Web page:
Challenge Your Assumptions
“There's no school for presidents either. We'll learn together.”
—JOHN F. KENNEDY TO ROBERT MCNAMARA, WHO SAID HE
DIDN'T FEEL QUALIFIED TO BE DEFENSE SECRETARY
Although you should avoid getting bogged down in minutiae, as a general rule, you can never learn too much about your line of work, or someone else's. But information and skills are only as good as the uses to which you put them. Kennedy was not afraid of using new information to change his mind about an issue or of learning new skills to help him do his job better. Being able to learn new facts and step back to see if your assumptions are correct is essential to good leadership. Too often leaders won't change their position even when they are wrong because they are afraid of looking weak or indecisive.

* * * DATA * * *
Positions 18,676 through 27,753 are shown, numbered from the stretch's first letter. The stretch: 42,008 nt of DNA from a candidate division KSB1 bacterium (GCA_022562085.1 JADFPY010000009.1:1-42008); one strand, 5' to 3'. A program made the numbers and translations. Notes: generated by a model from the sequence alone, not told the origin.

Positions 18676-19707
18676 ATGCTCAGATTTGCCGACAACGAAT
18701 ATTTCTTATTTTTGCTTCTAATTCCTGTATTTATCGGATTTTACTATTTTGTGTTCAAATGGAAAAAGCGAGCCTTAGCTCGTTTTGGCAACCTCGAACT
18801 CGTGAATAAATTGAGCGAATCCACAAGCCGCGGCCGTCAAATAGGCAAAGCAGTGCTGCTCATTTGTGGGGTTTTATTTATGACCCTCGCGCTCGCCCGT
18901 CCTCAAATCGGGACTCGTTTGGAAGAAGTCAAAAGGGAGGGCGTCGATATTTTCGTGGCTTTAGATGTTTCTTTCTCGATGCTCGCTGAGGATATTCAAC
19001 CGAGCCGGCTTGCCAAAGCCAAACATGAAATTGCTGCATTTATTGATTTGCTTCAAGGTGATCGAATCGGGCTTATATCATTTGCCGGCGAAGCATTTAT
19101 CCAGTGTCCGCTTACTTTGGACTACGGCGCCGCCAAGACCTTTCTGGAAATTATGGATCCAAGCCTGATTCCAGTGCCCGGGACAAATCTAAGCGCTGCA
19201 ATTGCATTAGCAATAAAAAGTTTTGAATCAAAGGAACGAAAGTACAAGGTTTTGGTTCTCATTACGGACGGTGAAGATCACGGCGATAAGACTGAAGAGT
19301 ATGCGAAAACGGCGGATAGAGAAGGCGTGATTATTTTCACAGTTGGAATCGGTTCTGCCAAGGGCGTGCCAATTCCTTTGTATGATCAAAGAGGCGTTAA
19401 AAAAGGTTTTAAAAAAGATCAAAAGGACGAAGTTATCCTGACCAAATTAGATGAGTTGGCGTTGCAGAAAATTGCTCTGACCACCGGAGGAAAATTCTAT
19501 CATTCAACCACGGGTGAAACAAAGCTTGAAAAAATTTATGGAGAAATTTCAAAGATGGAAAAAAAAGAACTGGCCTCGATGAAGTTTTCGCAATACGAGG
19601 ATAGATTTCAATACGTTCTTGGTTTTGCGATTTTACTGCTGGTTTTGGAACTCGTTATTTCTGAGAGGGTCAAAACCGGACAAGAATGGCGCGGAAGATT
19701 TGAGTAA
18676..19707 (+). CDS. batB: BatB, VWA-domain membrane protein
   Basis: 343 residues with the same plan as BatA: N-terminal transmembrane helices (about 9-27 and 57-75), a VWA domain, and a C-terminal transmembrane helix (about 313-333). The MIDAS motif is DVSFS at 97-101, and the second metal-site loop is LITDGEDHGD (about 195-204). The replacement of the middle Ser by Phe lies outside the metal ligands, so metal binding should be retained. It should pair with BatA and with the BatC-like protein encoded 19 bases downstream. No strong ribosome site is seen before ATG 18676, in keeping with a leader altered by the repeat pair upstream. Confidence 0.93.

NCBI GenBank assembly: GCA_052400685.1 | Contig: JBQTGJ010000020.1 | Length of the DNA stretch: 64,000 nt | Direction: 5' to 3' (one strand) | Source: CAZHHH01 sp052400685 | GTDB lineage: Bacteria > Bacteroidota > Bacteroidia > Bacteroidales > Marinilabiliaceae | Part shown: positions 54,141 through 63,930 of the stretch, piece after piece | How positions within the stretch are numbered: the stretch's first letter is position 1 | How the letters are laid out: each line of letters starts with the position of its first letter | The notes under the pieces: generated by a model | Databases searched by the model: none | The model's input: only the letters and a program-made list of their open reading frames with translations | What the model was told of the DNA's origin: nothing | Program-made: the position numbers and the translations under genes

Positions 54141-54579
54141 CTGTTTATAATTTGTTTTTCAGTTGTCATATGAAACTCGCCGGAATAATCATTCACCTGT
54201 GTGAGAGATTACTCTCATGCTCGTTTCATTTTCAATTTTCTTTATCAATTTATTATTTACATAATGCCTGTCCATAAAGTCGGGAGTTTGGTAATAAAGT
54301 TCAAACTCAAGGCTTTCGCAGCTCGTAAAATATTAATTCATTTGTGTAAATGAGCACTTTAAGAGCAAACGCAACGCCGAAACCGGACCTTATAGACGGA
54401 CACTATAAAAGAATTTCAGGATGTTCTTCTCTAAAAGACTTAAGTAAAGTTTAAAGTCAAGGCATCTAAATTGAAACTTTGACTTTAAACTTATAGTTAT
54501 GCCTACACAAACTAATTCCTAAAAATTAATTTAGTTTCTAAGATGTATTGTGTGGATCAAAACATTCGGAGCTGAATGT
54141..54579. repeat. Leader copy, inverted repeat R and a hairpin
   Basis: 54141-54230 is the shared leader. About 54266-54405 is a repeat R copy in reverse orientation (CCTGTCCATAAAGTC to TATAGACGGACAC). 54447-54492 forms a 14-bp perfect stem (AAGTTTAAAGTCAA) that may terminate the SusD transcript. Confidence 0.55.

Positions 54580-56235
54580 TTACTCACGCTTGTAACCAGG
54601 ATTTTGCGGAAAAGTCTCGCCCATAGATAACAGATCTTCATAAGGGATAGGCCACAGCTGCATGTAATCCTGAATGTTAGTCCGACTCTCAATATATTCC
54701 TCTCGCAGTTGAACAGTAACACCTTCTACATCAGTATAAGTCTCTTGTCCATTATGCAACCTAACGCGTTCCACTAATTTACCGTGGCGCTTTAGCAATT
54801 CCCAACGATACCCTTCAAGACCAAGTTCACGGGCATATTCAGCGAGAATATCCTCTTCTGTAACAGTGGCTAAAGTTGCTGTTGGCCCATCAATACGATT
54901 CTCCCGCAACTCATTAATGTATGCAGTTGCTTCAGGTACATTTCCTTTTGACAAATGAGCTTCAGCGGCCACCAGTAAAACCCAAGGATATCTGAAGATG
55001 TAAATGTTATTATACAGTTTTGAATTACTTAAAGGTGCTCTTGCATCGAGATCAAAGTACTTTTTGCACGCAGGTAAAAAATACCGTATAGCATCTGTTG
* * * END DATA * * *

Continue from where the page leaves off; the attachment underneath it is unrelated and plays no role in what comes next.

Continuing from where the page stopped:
“We all learn,” Kennedy observed in 1960, “from the time you are born until the time you die. Events change, conditions change, and you would be extremely unwise to pursue policies that are unsuccessful.”
“Now tell me again,” Kennedy said to his chief economic adviser, Walter Heller, “how do I distinguish between monetary and fiscal policy?”